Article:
The wacky baseball schedulers are at it again this weekend, as one week after playing their first games against one another for the season, the Cleveland Indians and Houston Astros will reunite Thursday through Sunday for the final four games of their regular season matchups.
The Indians (24-23) return home after another tough rough trip. With a pair of wins at Wrigley Field against the Chicago Cubs, the team went 4-4 in the eight-game trip after starting off with a pair of 1-2 defeats against the Detroit Tigers and the Astros. Starting pitching has continued to carry the Tribe as far as it can go, but the offense has proven to be inconsistent and the bullpen has still allowed runs to sneak across the plate in the latter innings of contests. They come into the series with Houston with just a 9-11 mark in the month of May while holding a two-game lead in the AL Central.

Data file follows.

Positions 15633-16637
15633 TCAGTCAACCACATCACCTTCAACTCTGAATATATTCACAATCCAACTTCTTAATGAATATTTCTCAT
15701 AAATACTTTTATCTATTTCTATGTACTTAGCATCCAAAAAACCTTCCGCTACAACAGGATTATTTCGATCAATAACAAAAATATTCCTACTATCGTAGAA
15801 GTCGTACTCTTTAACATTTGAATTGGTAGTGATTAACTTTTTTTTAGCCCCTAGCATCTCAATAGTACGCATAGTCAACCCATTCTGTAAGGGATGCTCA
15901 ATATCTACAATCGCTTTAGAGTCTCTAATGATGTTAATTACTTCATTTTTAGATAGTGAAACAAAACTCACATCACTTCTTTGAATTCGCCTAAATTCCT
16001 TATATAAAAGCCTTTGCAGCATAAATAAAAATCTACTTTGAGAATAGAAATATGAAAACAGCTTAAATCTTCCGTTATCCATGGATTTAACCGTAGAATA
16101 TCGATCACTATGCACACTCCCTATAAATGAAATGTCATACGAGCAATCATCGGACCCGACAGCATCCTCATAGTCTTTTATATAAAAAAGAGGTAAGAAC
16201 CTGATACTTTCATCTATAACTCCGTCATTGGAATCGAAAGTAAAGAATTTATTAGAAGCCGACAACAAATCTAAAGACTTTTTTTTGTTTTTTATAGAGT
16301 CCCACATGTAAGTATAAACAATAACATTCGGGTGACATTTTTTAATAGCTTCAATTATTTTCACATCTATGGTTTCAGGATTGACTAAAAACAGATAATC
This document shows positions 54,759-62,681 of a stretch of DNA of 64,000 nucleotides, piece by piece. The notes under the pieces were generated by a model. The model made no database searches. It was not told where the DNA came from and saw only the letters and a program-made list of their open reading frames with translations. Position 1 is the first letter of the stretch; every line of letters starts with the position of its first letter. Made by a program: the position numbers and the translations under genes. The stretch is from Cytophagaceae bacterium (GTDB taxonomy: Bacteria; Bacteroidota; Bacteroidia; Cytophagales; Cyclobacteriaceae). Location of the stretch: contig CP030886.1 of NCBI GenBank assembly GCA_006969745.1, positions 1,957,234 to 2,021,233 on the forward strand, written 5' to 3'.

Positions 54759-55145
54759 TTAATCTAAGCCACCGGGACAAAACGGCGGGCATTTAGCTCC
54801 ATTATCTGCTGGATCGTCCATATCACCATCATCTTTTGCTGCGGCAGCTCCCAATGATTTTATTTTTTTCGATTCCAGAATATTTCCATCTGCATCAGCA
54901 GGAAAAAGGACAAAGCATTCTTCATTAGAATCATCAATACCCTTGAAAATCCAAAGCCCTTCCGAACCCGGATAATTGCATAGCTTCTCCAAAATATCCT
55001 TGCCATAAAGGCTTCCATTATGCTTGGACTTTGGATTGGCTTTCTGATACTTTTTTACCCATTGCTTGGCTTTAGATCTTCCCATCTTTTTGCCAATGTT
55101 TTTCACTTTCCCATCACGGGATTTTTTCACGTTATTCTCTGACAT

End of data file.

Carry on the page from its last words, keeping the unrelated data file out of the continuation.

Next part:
Cleveland’s Trevor Bauer extended his scoreless innings streak to 14 straight and the Indians offense provided plenty of support via ten runs, ten walks, and eleven hits in a 10-1 rout over the Chicago Cubs on Tuesday night from Wrigley Field.
After scoring just seven runs in three games over the weekend against the Houston Astros in a tough playoff preview, the Indians’ (23-23) offense woke up on Tuesday in the series opener with the Cubs, far more resembling the lineup that had averaged more than six runs scored per contest in the month of May. A big win in the team’s first appearance at the baseball landmark since Game 5 of the 2016 World Series guaranteed at least a series split, with one more to be played on Wednesday in the short set from Chicago.
The Cleveland Indians will return to Wrigley Field for the first time since Game 5 of the 2016 World Series this week as the Tribe takes on the Chicago Cubs in a brief two-game set to conclude a three-city, eight-game road trip. Be prepared for plenty of mentions during the series of the Indians’ 3-2 loss at “The Friendly Confines”, when the Tribe left the tying run in scoring position in two of the final three innings of the fateful contest.